In addition to tecovirimat, other medical countermeasures can be considered as additive or alternative therapy for treating monkeypox virus infections in certain situations. For example, brincidofovir, vaccinia immune globulin, and cidofovir may be considered for use in patients who experience severe disease at initial presentation to healthcare or who are at high risk for progression to severe disease. These medical countermeasures may also be considered for use in patients who experience clinically significant disease progression while receiving tecovirimat or who develop recrudescence of disease after an initial period of improvement.
Brincidofovir is another antiviral medication that may be used in the treatment of monkeypox virus infections. It works by inhibiting viral DNA synthesis and has broad-spectrum activity against DNA viruses, including smallpox and monkeypox viruses. Brincidofovir is not FDA-approved for the treatment of monkeypox virus infections, but it is available under an investigational new drug (IND) protocol. It is important to note that brincidofovir has been associated with adverse effects, such as gastrointestinal symptoms, liver function abnormalities, and decreased blood cell counts. Therefore, it should be used with caution in patients with preexisting liver or kidney disease.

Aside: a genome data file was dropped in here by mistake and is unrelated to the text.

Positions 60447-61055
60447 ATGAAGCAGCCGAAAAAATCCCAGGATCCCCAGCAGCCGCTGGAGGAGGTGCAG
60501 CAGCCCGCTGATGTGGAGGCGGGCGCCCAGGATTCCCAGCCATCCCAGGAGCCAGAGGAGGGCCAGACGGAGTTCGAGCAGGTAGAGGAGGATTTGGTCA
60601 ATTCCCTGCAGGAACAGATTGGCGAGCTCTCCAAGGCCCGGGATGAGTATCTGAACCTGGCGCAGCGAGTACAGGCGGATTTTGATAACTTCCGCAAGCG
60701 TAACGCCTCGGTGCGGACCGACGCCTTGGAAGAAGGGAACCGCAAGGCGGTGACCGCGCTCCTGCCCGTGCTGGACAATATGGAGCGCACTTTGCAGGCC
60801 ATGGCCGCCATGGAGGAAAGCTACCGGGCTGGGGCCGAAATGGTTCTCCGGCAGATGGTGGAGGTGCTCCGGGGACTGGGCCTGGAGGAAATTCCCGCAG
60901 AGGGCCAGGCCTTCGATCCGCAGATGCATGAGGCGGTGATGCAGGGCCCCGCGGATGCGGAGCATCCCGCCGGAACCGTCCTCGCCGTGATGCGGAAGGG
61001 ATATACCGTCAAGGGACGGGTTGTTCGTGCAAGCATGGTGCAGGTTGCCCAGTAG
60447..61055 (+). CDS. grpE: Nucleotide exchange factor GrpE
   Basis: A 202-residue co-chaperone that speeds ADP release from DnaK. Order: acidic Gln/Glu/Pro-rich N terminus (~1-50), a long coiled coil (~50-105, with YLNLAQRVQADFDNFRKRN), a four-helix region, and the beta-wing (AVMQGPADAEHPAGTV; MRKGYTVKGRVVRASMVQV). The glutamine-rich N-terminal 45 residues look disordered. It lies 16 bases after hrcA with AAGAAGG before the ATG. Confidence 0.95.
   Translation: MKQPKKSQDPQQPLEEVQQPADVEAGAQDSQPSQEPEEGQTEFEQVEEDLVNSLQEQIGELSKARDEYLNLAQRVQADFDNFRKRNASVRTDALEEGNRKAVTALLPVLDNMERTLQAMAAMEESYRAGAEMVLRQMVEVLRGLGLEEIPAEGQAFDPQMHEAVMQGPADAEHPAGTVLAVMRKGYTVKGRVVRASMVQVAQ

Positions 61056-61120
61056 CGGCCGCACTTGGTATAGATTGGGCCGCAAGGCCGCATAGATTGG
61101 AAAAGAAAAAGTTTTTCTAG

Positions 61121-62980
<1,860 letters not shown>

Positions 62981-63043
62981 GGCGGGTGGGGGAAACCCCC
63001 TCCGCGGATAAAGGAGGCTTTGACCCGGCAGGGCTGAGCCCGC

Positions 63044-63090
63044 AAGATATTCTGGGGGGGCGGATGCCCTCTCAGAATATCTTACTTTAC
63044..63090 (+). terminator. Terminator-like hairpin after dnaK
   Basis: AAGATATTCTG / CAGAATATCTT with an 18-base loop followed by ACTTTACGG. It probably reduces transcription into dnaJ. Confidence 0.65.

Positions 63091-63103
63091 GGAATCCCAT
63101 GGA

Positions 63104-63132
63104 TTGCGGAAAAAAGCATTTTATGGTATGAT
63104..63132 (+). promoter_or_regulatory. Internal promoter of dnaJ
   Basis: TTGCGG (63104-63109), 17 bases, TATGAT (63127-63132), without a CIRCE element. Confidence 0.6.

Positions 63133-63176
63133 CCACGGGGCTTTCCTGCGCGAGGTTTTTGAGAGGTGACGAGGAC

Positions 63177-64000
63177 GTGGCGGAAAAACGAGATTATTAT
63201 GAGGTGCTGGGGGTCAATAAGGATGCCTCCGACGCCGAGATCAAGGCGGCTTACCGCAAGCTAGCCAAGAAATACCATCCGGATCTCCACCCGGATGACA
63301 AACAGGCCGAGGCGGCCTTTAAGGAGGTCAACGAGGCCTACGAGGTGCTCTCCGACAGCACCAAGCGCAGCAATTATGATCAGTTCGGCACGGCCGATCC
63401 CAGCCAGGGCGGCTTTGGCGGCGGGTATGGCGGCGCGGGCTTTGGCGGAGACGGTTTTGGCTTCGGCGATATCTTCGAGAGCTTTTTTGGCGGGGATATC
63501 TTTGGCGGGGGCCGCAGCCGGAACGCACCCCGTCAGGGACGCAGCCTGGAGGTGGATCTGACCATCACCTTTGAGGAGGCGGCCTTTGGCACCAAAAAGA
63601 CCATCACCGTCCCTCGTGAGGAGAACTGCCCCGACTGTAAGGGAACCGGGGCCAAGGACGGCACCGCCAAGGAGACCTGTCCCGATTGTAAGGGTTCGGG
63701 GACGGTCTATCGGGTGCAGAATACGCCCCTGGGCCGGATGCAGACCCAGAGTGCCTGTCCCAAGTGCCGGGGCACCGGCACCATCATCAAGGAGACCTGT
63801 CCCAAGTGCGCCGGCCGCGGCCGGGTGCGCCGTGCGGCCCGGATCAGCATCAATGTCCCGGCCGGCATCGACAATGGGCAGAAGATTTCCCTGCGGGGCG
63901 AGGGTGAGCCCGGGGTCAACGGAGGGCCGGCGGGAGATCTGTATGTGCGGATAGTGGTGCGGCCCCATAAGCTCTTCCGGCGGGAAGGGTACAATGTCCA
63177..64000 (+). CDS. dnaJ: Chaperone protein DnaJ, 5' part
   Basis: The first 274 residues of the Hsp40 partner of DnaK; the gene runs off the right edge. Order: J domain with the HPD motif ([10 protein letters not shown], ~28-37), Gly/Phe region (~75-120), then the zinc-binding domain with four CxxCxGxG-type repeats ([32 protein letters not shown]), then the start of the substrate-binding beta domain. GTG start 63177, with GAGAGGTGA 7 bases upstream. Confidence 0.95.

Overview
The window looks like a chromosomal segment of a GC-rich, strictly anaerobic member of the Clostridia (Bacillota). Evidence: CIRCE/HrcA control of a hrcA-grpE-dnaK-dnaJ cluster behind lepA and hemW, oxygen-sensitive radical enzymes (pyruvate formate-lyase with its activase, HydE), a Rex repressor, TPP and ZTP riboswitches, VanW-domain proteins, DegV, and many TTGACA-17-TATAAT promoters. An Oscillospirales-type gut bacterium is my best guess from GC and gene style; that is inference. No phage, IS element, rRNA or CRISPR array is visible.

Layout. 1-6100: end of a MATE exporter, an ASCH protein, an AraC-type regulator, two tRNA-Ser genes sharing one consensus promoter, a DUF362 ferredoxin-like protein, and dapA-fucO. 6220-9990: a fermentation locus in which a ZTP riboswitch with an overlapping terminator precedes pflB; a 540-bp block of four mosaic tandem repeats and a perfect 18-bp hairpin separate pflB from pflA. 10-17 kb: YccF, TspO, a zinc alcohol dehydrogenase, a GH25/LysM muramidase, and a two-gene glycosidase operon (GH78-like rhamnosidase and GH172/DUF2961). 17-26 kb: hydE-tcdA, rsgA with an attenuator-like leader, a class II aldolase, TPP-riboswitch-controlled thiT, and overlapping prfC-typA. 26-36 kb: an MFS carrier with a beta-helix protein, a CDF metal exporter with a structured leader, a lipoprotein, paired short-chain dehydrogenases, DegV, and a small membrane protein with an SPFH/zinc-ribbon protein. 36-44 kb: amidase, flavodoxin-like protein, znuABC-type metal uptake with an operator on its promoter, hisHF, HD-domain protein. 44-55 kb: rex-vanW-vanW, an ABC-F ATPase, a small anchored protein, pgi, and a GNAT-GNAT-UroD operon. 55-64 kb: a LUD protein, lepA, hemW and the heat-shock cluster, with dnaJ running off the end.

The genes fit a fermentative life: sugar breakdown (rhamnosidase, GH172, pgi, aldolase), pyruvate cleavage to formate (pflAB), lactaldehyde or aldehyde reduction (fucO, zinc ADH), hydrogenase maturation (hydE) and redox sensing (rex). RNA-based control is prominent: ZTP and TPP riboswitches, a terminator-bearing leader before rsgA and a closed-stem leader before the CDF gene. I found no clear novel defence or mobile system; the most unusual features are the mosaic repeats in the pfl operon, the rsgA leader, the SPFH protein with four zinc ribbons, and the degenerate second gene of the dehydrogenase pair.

Vaccinia Immune Globulin (VIG)
Vaccinia immune globulin (VIG) is a product made from the blood of people who have been vaccinated against smallpox. It contains antibodies that can neutralize the virus and is used to treat severe complications of smallpox vaccination, such as eczema vaccinatum, progressive vaccinia, and severe generalized vaccinia. VIG has also been used to treat severe monkeypox virus infections with good clinical outcomes. However, VIG is not FDA-approved for the treatment of monkeypox virus infections and is available only under an IND protocol.
Cidofovir is an antiviral medication that is approved by the FDA for the treatment of cytomegalovirus retinitis in people with AIDS and for the treatment of smallpox in people who are unable to receive smallpox vaccine. Cidofovir has been shown to be effective against monkeypox virus in vitro and in animal models, but there are limited data on its use in humans with monkeypox virus infections. Cidofovir is available commercially, but its use in monkeypox virus infections is considered off-label.
Monkeypox virus infections are a rare but potentially serious disease that require careful management. The primary approach to treating monkeypox virus infections is supportive care and pain control, which may be sufficient for most patients. However, patients who are at high risk for severe disease or who have severe disease may benefit from antiviral therapy. Currently, there is no FDA-approved treatment for monkeypox virus infections, but several medical countermeasures, including tecovirimat, brincidofovir, vaccinia immune globulin, and cidofovir, may be used under appropriate circumstances. Clinicians should be familiar with the indications, dosing, and adverse effects of these medical countermeasures and should make treatment decisions based on each patient's individual clinical and other parameters. Close collaboration between healthcare providers, public health officials, and researchers is essential for ensuring optimal outcomes for patients with monkeypox virus infections.